When I was kid, antisemitism meant something.
It was a deadly serious charge, reserved only for those that demonstrably and provably hated Jews and promoted such hatred though words and deeds. People like Jim Keegstra, Ernst Zundel and Wolfgang Droege. Groups like the Klan, the Heritage Front and the Church of the Creator.
Accusing someone of such a serious charge was not something taken lightly as it often resulted in social marginalization, and could destroy a person's life. It was therefore not done without serious considerations and only with plenty of evidence. A charge of antisemitism was a powerful weapon and a label reserved only for those that truly were dangerous and deserved it.
But something happened. At some point in the mid-80's it became fashionable to label opponents of Israeli policy as antisemitic. Questioning Israeli treatment of Palestinians became antisemitic. Questioning the expense of US financial and military support for Israel became antisemitic. This was done for political reasons, because it was realized that such a powerful accusation would immediately stop debate, as no one but true antisemites would want such a label. So these stances were not about human rights or fiscal prudence anymore (even though that is exactly what most of them were), they were about hating Jews and being lumped in with neo-Nazis and skinheads.
And this tactic was successful. No one in the US, let alone in government questions whether the billions sent to Israel is money well spent, or whether kidnapping, bulldozing of houses and extra-judicial killings are things that democracies and free societies engage in. To do so makes you a Nazi. Proper, rational and sensible debate was, and still is, stifled and forbidden.
This new political weapon has been used with more frequency and with candor, as recent events in the blogsphere show. A new, McCathyist political correctness has sprung up such that even single sentences, taken out of context and which run counter to thousands of other statements are enough to condemn someone as an antisemite. An accusation of antisemitism is now used to smear political opponents, to gain political advantage for oneself and one's political party and to remove from the debate people or arguments one dislikes.
And that practice is nearly as dangerous as antisemitism itself. When the charge of antisemitism is used so cavalierly and against people who are not antisemitic, the true power and meaning become watered down and lose their meaning. If everyone is antisemetic then who really is? When it becomes so easy to be antisemitic, then the phrase has lost all meaning. And when it loses meaning because of this, it will loose its much vaunted power and it will be ignored. That means that true antisemites will go unnoticed and their views, rather than being properly marginalized, will be associated with the smeared moderates, not the other way around. It will give the antisemite's views power and legitimacy and attract people. Antisemitism will be so misused that it will not matter any longer and perhaps even become acceptable and 'cachet'-politically-incorrect, a point of pride.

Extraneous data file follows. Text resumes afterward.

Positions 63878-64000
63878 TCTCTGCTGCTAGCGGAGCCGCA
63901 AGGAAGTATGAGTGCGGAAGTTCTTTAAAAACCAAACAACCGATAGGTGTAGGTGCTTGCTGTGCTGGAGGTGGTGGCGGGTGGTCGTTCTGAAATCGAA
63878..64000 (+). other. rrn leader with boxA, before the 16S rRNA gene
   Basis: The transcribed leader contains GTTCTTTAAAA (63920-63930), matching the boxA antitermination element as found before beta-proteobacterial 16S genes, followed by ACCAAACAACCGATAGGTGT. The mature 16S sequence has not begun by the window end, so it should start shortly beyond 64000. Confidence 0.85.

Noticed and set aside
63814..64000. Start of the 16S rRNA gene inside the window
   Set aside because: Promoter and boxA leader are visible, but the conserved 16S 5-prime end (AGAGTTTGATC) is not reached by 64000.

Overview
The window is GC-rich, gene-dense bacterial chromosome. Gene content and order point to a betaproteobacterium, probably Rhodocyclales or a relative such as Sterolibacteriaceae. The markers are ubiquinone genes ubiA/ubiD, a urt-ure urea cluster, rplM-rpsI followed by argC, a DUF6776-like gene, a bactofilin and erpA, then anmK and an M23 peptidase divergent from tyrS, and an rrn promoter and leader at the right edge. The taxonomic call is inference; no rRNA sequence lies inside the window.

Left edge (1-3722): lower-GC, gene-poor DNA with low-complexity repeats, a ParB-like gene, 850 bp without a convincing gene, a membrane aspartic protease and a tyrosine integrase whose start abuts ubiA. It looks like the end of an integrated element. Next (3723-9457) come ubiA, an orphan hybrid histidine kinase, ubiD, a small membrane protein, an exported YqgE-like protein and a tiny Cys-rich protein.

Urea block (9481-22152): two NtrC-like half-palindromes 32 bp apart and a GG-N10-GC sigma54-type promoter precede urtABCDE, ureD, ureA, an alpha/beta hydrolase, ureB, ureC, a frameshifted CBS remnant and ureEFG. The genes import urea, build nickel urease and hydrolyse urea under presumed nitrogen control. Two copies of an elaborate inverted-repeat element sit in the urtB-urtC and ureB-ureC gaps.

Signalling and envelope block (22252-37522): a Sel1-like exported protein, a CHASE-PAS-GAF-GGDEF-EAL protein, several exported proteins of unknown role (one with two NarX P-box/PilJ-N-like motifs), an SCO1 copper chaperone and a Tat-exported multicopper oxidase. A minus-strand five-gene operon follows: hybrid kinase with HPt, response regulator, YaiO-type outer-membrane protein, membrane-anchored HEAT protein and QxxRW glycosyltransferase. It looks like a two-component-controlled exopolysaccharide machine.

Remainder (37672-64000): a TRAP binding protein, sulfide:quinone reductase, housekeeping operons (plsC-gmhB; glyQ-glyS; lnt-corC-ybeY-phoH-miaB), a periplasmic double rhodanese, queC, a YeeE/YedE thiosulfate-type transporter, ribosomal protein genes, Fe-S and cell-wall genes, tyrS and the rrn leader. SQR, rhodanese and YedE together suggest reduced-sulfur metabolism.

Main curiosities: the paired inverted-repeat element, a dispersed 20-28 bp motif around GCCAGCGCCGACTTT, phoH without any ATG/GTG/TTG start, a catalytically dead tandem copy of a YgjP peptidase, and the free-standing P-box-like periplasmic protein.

That will be the worst tragedy of all because it will empower those that anyone who truly cares about antisemitism are trying to fight, the real antisemites.
Of course, by merely stating this, I will likely be labeled as antisemitic myself.
Never mind 8 years in good standing as a member of the Bloor JCC during the 90's.
Never mind years of fighting the neo-Nazi and far-right resurgence while at Carleton and in while living in Toronto.
Never mind a clear record of standing up for human rights - all human rights - in this very blog and elsewhere.
No, I'll be called an antisemite because of this post.
I'll be called an antisemite because I think that Israel's misadventure in Lebanon last summer was wrong, despite sharing that view with a sizable number of Israeli citizens.
I'll be called an antisemite because I think that if Iran can't have the bomb, then neither should Israel (who has about 400, apparently).
I'll be called an antisemite because I think "the wall" is a gross violation of human rights and international law and is nothing more than a land grab, despite the fact that, again, many Israelis agree, as well as most of the world and the International Court of Justice in the Hague.
Frankly, if I am an antisemite for any of these things, its already too late. If that is the case, we have already disarmed ourselves and the true antisemites have won.